Literary Constellations Transforms First Sentences Into Star Charts

After tracking the “wandering paths” of pi and the golden ratio in his Number Walks series, data artist Nick Rougeux took on a new experiment: applying data not to numbers, but to words. When he began diagramming sentences, based on a self-determined system that assigned different values to nouns versus adjectives and word importance, he discovered that the results resembled constellations. And so Literary Constellations was born, in which Rougeux has mapped out the first sentences from Lewis Carroll to Jane Austen.

Rougeux has a longer, more technical explanation of his process, but here’s what it boils down to:

The Time Machine Literary Constellations first sentence legend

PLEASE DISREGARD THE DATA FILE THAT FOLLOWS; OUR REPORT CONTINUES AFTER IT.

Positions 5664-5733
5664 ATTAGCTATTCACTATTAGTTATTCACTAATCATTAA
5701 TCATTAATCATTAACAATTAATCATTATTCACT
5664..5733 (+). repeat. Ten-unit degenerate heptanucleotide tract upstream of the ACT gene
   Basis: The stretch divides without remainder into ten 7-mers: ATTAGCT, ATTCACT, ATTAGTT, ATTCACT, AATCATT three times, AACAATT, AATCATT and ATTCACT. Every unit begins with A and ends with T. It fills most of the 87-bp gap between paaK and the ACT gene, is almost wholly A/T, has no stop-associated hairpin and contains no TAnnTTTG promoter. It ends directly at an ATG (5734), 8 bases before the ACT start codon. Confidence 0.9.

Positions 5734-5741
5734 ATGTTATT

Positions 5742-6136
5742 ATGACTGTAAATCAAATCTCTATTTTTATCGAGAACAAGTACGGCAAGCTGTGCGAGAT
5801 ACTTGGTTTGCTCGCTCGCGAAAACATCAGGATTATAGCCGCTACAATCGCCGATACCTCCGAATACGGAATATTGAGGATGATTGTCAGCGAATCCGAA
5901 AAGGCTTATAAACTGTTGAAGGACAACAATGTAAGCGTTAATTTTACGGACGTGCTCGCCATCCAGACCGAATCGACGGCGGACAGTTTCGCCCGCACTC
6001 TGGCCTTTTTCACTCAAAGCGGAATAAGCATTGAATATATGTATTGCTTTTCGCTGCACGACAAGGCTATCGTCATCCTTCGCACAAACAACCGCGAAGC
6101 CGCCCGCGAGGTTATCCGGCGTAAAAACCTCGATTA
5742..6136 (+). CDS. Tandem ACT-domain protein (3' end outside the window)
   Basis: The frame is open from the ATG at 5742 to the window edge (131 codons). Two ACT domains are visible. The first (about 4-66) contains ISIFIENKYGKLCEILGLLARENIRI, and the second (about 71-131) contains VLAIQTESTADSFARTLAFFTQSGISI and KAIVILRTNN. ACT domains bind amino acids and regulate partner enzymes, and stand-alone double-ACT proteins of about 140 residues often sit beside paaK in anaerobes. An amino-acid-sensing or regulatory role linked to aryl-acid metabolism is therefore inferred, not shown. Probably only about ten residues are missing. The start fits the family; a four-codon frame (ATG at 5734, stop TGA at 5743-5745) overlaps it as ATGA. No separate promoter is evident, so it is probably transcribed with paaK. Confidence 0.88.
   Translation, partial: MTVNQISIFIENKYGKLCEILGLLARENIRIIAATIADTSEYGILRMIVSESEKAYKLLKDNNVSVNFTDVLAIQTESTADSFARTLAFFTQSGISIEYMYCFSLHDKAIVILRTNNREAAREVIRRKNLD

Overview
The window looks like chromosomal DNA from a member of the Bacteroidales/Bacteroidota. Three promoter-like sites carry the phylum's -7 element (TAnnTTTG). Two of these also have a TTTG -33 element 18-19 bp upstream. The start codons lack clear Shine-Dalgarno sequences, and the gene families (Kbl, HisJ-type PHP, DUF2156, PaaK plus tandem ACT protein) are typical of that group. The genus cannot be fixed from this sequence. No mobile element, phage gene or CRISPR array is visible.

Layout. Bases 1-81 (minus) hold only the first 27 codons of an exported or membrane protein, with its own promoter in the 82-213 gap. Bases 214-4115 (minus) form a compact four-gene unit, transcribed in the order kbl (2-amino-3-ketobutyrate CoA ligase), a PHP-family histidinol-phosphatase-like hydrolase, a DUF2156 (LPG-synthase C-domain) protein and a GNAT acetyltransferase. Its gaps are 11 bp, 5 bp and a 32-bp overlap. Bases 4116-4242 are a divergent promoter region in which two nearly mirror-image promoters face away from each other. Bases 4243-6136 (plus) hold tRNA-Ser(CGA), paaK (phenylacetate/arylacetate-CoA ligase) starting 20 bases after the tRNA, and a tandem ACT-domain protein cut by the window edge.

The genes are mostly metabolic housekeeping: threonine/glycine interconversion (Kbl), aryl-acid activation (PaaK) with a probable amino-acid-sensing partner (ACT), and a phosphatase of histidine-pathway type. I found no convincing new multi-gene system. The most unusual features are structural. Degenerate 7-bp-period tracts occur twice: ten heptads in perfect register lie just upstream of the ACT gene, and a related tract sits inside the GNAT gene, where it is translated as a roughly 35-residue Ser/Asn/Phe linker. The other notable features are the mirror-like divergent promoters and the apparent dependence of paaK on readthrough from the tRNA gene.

Because he decided to map the first sentences of multiple chapters (in order to fill up hypothetical star charts with a couple dozen constellations), he found that books with 10-20 chapters worked best. The final series includes such classics as Alice’s Adventures in Wonderland, Peter Pan, and The Portriat of Dorian Gray. As H.G. Wells’ The Time Machine provided the first-chapter example above, here’s the final product. (Click to enlarge.)

Literary Constellations The Time Machine H.G. Wells first sentences

Credit: Nick Rougeux

Now that you know how it’s done, you can play around with mapping the constellations for your favorite first sentences. And if you’re nostalgic for the glow-in-the-dark constellations that adorned so many of our childhood bedroom ceilings, you can buy Literary Constellation prints on Rougeux’s website.

via WIRED

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